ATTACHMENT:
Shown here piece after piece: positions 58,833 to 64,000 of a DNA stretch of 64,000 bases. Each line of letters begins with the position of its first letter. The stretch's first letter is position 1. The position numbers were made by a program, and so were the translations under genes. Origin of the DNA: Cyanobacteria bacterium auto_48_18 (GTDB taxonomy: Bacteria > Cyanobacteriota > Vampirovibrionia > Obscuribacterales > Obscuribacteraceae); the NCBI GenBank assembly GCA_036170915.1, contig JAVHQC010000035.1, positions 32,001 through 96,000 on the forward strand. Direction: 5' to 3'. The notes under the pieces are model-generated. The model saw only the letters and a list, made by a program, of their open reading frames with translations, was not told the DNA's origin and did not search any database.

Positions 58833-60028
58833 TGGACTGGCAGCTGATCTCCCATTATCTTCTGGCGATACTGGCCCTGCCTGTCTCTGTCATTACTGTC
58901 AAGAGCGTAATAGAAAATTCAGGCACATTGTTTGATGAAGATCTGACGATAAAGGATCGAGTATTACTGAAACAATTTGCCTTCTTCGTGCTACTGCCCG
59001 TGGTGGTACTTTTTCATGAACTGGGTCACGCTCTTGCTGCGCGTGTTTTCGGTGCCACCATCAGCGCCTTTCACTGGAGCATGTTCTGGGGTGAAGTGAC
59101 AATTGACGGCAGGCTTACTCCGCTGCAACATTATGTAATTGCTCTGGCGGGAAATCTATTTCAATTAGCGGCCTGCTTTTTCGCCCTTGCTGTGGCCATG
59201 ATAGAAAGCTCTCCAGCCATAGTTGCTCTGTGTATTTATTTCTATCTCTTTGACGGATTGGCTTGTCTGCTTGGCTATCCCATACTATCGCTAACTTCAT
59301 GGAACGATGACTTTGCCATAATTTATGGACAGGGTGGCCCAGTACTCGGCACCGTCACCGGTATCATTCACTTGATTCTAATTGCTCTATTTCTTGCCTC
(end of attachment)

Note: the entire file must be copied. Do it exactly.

Shown here piece after piece: positions 58,833 to 64,000 of a DNA stretch of 64,000 bases. Each line of letters begins with the position of its first letter. The stretch's first letter is position 1. The position numbers were made by a program, and so were the translations under genes. Origin of the DNA: Cyanobacteria bacterium auto_48_18 (GTDB taxonomy: Bacteria > Cyanobacteriota > Vampirovibrionia > Obscuribacterales > Obscuribacteraceae); the NCBI GenBank assembly GCA_036170915.1, contig JAVHQC010000035.1, positions 32,001 through 96,000 on the forward strand. Direction: 5' to 3'. The notes under the pieces are model-generated. The model saw only the letters and a list, made by a program, of their open reading frames with translations, was not told the DNA's origin and did not search any database.

Positions 58833-60028
58833 TGGACTGGCAGCTGATCTCCCATTATCTTCTGGCGATACTGGCCCTGCCTGTCTCTGTCATTACTGTC
58901 AAGAGCGTAATAGAAAATTCAGGCACATTGTTTGATGAAGATCTGACGATAAAGGATCGAGTATTACTGAAACAATTTGCCTTCTTCGTGCTACTGCCCG
59001 TGGTGGTACTTTTTCATGAACTGGGTCACGCTCTTGCTGCGCGTGTTTTCGGTGCCACCATCAGCGCCTTTCACTGGAGCATGTTCTGGGGTGAAGTGAC
59101 AATTGACGGCAGGCTTACTCCGCTGCAACATTATGTAATTGCTCTGGCGGGAAATCTATTTCAATTAGCGGCCTGCTTTTTCGCCCTTGCTGTGGCCATG
59201 ATAGAAAGCTCTCCAGCCATAGTTGCTCTGTGTATTTATTTCTATCTCTTTGACGGATTGGCTTGTCTGCTTGGCTATCCCATACTATCGCTAACTTCAT
59301 GGAACGATGACTTTGCCATAATTTATGGACAGGGTGGCCCAGTACTCGGCACCGTCACCGGTATCATTCACTTGATTCTAATTGCTCTATTTCTTGCCTC